7 DECEMBER 1901, Page 56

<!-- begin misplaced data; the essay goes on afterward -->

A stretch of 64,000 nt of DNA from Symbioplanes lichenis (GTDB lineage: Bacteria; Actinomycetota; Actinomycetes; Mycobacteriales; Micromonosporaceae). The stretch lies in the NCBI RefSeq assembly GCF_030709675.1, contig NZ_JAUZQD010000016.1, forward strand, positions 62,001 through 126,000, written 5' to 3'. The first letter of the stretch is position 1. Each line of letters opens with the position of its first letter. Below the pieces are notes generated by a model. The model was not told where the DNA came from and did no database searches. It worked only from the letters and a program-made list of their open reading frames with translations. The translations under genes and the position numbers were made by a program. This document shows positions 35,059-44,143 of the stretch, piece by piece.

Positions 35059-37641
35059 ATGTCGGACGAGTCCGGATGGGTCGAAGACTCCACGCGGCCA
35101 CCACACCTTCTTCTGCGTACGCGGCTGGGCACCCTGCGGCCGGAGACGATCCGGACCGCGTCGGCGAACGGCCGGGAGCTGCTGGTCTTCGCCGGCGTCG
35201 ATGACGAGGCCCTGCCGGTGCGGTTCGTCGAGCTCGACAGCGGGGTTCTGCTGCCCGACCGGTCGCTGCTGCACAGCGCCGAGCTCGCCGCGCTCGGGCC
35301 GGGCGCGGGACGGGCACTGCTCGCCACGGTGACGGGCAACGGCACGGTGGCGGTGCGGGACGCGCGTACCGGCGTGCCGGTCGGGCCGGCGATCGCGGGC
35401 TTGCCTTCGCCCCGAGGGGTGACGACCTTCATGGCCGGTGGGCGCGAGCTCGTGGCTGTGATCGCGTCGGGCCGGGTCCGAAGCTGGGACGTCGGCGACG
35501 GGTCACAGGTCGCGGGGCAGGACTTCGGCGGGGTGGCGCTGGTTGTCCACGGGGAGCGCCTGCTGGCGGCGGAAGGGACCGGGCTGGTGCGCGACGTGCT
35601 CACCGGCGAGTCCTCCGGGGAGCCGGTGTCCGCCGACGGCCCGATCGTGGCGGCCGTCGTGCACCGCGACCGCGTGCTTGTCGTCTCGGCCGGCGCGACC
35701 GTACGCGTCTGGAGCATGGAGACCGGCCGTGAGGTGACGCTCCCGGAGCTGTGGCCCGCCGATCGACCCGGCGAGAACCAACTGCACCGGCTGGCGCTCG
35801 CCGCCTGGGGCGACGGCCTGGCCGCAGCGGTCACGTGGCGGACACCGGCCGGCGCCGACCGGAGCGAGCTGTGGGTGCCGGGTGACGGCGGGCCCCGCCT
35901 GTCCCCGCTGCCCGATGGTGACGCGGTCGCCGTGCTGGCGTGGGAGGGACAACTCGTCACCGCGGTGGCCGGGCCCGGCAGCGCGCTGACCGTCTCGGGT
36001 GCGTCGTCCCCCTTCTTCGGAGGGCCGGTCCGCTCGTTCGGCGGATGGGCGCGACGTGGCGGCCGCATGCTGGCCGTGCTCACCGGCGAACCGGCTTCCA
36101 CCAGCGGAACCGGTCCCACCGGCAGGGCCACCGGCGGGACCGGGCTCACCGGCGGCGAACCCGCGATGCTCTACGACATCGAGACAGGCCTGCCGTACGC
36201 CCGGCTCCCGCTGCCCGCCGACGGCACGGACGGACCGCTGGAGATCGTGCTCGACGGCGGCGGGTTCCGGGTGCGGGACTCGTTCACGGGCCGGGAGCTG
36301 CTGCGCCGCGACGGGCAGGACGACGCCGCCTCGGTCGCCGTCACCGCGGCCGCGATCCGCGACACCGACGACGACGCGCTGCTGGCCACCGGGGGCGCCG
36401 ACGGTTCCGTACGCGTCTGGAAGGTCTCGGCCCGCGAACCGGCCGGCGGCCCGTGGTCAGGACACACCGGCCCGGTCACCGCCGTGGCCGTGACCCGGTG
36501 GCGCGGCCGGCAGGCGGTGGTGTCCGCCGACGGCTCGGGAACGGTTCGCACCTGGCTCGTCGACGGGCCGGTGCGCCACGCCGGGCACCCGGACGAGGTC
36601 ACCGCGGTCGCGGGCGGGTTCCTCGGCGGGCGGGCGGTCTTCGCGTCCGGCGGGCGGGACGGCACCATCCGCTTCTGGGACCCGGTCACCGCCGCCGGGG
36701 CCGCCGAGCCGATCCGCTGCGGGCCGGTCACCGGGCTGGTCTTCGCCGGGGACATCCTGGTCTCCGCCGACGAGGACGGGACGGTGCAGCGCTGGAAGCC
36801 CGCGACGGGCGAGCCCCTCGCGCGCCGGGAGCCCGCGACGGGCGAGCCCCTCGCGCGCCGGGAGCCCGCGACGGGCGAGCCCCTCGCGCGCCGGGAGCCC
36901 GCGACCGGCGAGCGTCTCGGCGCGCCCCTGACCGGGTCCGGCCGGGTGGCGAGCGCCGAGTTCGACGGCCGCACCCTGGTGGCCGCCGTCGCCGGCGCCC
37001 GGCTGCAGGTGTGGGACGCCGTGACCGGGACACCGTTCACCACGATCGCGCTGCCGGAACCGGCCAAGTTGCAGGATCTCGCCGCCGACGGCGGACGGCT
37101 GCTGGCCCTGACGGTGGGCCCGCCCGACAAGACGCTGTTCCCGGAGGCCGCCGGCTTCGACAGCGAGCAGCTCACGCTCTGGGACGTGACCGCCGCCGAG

Newdigate. now published by Lady Newdigate-Newdegate are yet another proof of the Service rendered by old country houses in preserving historical documents and traditions. Sir Richard, the second Baronet, was born in 1649, and died in 1710. Though for a time he was a Member of Parliament and took a lively interest in politics, he lived chiefly at Asbury, in Warwickshire. He employed a news-writer to keep him informed of all that was passing in London, and these letters were kept and bound, and make a most interesting record of the times, free from the censorship of the authorities. But even better reading than the news-letters are the extracts from Sir Richard's private diaries and account-books. The proud old English gentleman's struggles against his hot temper and his love of spending money lavishly are really pathetic. Lady Newdigate-Newdegate says : "After two hundred years his later descendants can condone his extravagance in gratitude to him for the refined and artistic taste which inspired him to employ a Wren, a Lely, and a Grinling Gibbons in beautifying his home for posterity." He seemed to think that filling, huge account-books was in itself a means of economy. There are all sorts of curious entries in these books, besides the actual figures, and he headed a new coal ledger, with a text from Proverbs. His large family and the affairs of his house and servants were a per- petual worry to him, and he wrote in his diary on July 30th, 1683: "Seriously wished myself in another world, for life is very troublesome." Towards the end of his life he went to France, and seems to have enjoyed sight-seeing. "Saturday, 28th. Went to Versailles. Saw that House and Garden and Fountains. Pro, digious fine." We have not space for more than this short notice, but we can warmly recommend this book to our readers.